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Current Affairs

Upper limit for speed of sound

Date: 15 October 2020 Tags: Miscellaneous


Researchers from the Queen Mary University of London have recently been able to discover the upper limit of the speed of sound.



It is extremely hard to determine the true speed of sound as its speed changes based upon the elements it is passing through like air or water.



  • Sound is a mechanical wave, which is caused by a vibration in a medium. As the wave travels through the medium, that medium's molecules collide with each other, transferring energy as they go.

  • In a rigid solid, like a diamond, sound can travel even faster. We leverage this property to study the inside of Earth when sound waves from earthquakes travel through it. We can even use it to understand the interiors of stars.

  • The study has been able to determine the fastest speed at which sound can travel regardless of the medium it is travelling through.

  • Einstein's Theory of relativity states that the absolute limit at which sound-waves can travel is that on the speed of light, which is roughly 300,000 km per second.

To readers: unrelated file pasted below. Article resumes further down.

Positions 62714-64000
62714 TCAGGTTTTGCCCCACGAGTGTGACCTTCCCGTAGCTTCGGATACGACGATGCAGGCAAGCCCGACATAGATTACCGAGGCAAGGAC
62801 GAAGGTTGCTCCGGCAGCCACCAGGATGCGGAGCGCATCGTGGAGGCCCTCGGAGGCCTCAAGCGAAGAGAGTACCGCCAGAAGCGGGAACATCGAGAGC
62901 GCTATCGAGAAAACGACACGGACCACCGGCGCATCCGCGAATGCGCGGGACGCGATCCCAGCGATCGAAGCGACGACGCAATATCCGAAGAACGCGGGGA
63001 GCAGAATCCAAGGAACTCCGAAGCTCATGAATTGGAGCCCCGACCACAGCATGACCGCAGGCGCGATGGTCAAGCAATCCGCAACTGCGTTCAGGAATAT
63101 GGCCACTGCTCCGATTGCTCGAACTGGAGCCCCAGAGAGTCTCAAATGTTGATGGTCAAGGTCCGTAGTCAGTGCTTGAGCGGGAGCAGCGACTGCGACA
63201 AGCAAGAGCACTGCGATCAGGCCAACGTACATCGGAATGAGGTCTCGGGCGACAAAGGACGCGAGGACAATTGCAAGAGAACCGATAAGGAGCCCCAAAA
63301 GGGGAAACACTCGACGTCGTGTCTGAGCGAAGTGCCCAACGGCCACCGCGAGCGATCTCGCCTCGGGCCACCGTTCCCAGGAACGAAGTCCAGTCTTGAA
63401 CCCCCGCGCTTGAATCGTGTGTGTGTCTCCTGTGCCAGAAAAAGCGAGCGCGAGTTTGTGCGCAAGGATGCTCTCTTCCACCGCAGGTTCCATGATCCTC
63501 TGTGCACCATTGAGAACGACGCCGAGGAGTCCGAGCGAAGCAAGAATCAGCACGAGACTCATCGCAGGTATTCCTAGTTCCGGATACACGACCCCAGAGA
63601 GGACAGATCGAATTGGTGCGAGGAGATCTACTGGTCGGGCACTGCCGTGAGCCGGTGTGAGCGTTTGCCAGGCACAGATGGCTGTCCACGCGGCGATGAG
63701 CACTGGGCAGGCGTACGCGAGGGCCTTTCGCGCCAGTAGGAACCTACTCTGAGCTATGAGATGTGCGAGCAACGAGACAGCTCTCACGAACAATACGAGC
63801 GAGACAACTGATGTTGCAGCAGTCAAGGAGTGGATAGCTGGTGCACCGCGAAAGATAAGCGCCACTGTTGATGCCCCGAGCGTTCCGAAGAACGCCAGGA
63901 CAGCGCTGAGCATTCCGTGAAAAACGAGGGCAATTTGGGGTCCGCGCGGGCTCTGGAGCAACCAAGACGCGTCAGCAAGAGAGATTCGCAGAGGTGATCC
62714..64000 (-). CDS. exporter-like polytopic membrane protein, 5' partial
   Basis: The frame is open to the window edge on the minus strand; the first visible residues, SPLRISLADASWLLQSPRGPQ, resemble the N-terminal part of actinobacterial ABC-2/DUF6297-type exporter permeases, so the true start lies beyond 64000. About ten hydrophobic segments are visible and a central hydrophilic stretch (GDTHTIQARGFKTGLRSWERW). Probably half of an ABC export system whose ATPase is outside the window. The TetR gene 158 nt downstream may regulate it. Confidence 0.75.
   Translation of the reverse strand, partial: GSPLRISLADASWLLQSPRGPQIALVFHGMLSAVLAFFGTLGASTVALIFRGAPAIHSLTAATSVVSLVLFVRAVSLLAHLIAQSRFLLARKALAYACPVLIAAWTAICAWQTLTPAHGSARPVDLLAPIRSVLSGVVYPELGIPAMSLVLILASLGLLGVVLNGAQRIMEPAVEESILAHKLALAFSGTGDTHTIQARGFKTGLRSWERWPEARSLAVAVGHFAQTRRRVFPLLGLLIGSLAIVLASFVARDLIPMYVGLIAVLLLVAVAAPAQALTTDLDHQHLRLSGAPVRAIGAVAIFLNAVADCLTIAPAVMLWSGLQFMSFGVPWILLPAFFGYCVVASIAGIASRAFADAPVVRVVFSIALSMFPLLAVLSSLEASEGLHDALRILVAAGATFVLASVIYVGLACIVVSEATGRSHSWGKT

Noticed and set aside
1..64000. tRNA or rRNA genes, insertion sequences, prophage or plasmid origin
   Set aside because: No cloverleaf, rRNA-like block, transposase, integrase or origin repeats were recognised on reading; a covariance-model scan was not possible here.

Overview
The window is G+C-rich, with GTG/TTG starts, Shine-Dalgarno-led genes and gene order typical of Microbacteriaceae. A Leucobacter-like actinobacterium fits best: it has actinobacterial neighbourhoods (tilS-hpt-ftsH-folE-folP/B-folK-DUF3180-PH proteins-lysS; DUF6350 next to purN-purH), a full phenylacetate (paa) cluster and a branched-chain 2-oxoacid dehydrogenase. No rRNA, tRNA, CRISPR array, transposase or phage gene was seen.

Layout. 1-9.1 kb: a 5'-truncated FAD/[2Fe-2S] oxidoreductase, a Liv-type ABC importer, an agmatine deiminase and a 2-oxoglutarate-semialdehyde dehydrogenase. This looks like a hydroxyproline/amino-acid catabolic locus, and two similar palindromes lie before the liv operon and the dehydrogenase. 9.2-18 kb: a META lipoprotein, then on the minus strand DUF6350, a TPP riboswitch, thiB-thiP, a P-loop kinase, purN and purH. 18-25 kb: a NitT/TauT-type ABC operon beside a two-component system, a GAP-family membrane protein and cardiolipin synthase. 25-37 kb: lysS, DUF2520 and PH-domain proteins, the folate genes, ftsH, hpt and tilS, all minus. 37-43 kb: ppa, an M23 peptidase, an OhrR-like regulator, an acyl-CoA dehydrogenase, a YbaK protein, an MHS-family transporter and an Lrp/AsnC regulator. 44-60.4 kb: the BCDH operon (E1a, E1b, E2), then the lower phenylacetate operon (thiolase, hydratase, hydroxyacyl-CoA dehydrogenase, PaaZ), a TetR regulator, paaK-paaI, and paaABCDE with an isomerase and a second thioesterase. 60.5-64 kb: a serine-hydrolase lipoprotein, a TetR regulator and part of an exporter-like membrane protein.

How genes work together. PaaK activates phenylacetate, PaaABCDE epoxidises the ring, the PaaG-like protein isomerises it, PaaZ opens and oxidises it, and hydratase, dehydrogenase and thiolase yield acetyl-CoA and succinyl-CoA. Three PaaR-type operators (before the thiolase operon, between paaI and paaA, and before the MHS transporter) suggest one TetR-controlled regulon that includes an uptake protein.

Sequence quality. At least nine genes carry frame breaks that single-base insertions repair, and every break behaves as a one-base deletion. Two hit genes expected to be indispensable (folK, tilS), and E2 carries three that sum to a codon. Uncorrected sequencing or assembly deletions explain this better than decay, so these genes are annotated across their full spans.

• But before this, it was not known whether sound-waves had an upper limit to their speed when it came to travelling through solids, liquids, and/or gases.

  • These two constants have multiple other uses in the realm of science as well, such as proton decay and nuclear synthesis in stars.

  • In addition, these can also be used to find the ideal ‘habitable zone’ which is a belt or space near a start that hold the perfect conditions for life, not too hot and not too cold.

  • The researchers behind the study claimed that sound-waves are hugely important across multiple scientific fields and that their findings will help researchers understand the upper limits viscosity and thermal conductivity relevant for high-temperature superconductivity, quark-gluon plasma and even black hole physics.